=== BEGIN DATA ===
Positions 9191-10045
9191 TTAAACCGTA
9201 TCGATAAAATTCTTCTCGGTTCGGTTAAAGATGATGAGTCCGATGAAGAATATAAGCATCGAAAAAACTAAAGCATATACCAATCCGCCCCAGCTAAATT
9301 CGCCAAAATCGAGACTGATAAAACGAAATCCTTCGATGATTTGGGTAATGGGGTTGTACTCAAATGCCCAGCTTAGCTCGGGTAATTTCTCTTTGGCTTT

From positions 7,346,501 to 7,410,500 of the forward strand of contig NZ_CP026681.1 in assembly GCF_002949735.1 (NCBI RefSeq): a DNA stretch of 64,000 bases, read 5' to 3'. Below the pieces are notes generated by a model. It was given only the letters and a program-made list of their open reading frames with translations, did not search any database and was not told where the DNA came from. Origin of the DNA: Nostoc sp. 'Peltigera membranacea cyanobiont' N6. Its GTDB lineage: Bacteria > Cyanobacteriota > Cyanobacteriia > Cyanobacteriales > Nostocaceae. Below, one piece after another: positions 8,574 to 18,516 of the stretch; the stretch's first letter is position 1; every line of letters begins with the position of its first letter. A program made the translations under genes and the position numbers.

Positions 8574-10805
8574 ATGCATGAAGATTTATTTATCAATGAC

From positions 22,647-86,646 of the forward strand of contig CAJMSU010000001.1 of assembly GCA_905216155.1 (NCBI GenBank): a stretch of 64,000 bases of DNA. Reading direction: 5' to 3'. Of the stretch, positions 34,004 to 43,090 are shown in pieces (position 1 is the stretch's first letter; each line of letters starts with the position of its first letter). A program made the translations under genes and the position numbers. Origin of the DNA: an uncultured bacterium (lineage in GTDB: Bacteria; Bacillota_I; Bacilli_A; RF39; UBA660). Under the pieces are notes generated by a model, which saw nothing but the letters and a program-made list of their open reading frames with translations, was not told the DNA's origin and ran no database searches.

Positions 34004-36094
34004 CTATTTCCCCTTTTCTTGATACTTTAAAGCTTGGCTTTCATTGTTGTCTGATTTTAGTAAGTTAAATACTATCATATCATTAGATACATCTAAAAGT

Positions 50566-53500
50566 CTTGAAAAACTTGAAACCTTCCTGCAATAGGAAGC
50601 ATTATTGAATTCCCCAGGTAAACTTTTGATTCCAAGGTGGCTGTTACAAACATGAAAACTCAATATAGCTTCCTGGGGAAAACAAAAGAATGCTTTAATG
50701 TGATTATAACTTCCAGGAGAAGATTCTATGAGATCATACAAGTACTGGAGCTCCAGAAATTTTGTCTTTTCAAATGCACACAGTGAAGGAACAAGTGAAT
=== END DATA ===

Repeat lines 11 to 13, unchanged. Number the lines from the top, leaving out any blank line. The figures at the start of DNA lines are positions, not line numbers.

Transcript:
Positions 50566-53500
50566 CTTGAAAAACTTGAAACCTTCCTGCAATAGGAAGC
50601 ATTATTGAATTCCCCAGGTAAACTTTTGATTCCAAGGTGGCTGTTACAAACATGAAAACTCAATATAGCTTCCTGGGGAAAACAAAAGAATGCTTTAATG